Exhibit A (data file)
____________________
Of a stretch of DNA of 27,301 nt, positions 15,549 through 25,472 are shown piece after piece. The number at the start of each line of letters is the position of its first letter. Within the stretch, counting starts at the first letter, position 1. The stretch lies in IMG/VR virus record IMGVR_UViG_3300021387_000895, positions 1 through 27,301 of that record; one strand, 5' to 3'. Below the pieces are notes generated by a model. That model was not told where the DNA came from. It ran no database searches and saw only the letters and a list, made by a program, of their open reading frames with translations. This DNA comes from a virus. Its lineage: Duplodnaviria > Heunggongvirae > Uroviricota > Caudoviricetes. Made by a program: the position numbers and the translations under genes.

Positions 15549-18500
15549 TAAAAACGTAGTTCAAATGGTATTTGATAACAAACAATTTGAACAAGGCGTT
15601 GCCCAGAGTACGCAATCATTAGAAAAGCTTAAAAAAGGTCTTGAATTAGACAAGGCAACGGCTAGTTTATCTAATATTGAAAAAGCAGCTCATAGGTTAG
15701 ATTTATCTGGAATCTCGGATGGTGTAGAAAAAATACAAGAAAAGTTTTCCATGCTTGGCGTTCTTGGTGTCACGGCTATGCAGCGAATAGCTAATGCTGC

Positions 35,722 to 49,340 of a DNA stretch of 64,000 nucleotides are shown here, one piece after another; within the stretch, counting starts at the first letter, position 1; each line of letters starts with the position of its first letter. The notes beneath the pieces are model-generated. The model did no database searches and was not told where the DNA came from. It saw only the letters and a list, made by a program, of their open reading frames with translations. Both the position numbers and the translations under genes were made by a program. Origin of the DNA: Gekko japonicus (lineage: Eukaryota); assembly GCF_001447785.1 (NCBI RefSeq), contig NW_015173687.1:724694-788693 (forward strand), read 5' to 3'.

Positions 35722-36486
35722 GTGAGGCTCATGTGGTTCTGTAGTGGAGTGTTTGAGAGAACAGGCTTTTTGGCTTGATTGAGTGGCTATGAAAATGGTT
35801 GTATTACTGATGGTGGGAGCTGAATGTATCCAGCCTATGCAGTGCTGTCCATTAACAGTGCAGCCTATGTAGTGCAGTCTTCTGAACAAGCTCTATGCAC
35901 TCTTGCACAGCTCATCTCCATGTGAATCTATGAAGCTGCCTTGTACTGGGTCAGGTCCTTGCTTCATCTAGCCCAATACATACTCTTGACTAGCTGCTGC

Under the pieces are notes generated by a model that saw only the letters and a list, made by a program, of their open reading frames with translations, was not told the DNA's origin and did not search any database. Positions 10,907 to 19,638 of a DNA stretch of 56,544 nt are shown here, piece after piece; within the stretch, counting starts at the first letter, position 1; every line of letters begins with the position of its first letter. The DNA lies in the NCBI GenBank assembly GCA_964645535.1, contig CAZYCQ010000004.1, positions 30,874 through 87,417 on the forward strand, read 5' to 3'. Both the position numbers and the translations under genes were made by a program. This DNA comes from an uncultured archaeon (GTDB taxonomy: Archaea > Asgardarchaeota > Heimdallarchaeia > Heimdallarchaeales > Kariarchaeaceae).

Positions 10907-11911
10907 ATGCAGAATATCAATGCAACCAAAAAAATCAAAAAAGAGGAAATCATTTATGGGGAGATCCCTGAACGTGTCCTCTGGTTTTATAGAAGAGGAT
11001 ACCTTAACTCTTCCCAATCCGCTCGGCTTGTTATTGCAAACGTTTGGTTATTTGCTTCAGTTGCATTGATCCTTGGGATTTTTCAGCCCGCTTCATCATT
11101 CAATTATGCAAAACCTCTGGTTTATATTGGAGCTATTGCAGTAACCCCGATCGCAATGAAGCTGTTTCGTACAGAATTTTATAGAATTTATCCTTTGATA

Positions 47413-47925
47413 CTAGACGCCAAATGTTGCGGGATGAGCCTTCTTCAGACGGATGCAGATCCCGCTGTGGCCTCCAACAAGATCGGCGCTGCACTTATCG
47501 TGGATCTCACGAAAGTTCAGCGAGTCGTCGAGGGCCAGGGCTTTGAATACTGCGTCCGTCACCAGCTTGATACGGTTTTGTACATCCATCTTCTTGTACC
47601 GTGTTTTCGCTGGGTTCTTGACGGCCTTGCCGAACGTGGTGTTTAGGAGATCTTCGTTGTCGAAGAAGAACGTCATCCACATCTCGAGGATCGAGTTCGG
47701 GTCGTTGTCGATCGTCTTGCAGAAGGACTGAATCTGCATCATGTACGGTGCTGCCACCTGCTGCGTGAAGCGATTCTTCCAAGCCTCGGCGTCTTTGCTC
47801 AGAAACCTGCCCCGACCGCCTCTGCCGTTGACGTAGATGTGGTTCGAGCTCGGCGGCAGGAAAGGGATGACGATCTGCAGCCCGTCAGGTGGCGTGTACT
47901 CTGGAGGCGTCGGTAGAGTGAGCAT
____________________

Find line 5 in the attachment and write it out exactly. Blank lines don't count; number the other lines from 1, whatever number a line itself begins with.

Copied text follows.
15701 ATTTATCTGGAATCTCGGATGGTGTAGAAAAAATACAAGAAAAGTTTTCCATGCTTGGCGTTCTTGGTGTCACGGCTATGCAGCGAATAGCTAATGCTGC